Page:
2. Quick response — Making grant decisions quickly is difficult for most foundations, since grantmaking is usually built into a structure with deadlines defined by board meeting dates. Many opportunities, however, do not coincide neatly with that kind of decision-making structure. Making exceptions, when possible, has been critical. The Streb/Ringside Box Truss was brought to our attention after the Foundation's deadline for fall grants had passed, but the project's critical timing required us to act outside of our “box.” The Box Truss had to be ready in time to take full advantage of the publicity and exposure of a New York season. Not premiering the Box Truss at the Joyce Theater could have set the company's plan back by at least a year and greatly changed its opportunities both financially and artistically.
3. Early leadership — Putting the first, and often the only, resources on the table has been a reality of doing this work. While in principle I always prefer to partner with other grantmakers, there is not always sufficient time or interest to do so in this arena. Becoming comfortable with this way of doing business has been an important part of our ability to make things happen.
4. Sufficient funding — Perhaps more so than in other aspects of grantmaking, insuring that the funding is adequate to the task is critical. In the case of the Box Truss, we had to be prepared to fully fund the construction costs if the effort was to be successfully mounted in time for the New York season. On the other hand, the timing of The New 42nd Street undertaking allowed us to make a recoverable grant with a cap on the amount, letting it be more like a line of credit.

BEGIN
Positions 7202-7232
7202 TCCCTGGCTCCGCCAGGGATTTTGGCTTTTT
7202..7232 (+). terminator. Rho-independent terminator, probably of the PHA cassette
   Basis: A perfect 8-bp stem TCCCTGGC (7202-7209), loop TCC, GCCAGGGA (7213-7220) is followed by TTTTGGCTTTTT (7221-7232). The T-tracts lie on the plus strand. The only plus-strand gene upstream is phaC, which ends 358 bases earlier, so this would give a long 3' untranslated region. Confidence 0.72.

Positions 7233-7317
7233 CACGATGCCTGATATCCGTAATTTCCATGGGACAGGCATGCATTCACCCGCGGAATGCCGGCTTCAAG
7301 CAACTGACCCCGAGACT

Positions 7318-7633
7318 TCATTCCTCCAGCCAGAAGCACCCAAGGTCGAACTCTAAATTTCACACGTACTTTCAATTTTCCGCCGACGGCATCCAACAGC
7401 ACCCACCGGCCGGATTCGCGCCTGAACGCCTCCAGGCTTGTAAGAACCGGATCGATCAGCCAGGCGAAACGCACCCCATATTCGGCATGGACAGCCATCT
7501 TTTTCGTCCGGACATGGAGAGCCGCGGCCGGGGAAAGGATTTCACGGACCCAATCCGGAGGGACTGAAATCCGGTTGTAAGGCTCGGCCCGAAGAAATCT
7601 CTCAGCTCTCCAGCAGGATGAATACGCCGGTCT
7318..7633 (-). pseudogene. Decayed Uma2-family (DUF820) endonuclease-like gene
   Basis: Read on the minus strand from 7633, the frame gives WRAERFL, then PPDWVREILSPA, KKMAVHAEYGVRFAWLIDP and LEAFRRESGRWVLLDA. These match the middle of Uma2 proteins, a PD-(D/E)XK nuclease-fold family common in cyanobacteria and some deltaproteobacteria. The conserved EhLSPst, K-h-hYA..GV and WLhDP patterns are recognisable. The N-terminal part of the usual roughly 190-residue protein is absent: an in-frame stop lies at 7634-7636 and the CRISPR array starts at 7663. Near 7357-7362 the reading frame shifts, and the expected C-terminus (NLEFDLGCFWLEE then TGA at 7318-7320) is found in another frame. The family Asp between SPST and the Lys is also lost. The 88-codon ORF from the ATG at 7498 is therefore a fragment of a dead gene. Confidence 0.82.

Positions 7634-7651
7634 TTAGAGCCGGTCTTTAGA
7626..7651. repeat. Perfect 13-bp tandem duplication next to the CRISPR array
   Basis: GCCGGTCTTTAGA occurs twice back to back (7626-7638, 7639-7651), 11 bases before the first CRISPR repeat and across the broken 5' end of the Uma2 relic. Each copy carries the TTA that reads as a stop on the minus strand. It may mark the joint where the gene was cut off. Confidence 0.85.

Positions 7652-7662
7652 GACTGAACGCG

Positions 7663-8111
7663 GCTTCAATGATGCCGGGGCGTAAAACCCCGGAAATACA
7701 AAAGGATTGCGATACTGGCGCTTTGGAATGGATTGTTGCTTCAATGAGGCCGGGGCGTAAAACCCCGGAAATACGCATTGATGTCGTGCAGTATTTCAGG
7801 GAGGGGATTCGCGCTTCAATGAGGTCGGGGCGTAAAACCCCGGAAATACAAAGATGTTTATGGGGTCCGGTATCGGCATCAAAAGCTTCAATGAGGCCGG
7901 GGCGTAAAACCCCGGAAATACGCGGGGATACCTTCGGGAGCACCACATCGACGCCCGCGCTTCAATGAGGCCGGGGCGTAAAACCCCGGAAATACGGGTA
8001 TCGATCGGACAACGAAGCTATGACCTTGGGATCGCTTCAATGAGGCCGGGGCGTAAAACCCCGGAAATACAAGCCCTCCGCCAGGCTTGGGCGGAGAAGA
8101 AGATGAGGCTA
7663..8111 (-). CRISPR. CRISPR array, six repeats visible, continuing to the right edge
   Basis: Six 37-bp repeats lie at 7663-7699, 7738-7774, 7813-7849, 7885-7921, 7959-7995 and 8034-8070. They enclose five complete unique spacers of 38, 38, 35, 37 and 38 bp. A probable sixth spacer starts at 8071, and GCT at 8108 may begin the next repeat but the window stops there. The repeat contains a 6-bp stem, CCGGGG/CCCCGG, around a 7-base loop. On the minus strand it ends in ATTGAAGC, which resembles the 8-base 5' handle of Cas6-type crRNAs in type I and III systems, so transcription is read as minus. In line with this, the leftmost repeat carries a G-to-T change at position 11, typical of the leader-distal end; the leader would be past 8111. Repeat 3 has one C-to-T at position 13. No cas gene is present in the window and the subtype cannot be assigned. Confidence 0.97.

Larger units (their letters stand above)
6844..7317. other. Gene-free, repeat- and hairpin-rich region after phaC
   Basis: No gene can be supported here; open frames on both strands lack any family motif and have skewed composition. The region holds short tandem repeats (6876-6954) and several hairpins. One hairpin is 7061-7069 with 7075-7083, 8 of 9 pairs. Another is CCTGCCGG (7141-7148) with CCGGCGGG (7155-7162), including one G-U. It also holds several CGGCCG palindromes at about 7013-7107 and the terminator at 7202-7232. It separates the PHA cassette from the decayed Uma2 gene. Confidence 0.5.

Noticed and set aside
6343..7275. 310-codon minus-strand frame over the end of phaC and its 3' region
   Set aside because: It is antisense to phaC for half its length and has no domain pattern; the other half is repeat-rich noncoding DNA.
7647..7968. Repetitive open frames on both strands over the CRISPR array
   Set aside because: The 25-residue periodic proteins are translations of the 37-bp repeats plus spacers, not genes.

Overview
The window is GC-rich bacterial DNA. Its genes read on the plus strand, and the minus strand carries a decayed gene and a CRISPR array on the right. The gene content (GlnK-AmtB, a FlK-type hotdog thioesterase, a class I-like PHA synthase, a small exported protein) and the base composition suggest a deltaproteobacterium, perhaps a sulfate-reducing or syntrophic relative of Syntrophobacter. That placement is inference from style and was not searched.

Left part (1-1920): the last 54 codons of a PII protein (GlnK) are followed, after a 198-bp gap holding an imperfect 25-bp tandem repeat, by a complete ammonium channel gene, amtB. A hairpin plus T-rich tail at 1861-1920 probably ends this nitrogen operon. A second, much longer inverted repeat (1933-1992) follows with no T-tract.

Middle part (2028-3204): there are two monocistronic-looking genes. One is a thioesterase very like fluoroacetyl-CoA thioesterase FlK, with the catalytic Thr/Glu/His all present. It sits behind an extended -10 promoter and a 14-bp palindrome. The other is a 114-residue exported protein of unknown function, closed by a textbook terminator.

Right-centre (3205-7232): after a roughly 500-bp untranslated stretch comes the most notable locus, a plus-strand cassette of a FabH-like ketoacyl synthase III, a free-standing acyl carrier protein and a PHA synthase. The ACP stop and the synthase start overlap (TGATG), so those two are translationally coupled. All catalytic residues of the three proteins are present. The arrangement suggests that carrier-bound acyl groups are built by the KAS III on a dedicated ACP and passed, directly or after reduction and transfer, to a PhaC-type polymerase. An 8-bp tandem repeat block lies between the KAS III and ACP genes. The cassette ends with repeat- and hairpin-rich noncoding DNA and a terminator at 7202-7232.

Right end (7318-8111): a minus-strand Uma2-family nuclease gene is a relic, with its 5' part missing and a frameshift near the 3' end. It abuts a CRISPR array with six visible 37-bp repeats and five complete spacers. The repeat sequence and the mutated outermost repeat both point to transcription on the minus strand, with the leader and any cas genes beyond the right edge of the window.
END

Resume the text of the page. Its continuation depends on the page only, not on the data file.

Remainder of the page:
5. Risk and return — The Joyce Mertz-Gilmore Foundation and LuEsther T. Mertz Charitable Trust have engaged in this work reinforced by a mission to support the institutional development of cultural organizations. We consider risk and return on investment in this context rather than from a purely business perspective. While we are moving into areas that have potential to engage the for-profit community and even to make a profit, our primary role has been to facilitate that potential rather than to benefit from it financially. With this in mind, we view our grants and PRIs as “leveraged buy-ins” to the mission and future of the organization, rather than as deal making per se. This perspective frees us to work in a niche that potentially has very high returns given our mission. It is also an area in which not-for-profit groups often have great difficulty raising money.
A.A. Could you say a little more about the specific niche your work fills?
R.C. I tend to see the work we are doing as falling somewhere between traditional grantmaking and traditional business investing. From my perspective the grants described here represent a very fertile approach for foundations. Our approach uses grants or PRI dollars to strengthen an organization's position, particularly vis-à-vis long term resource development. It puts the responsibility for moving an agenda forward on the organization, but strengthens the effort through a level and type of support that greatly increases the odds of success.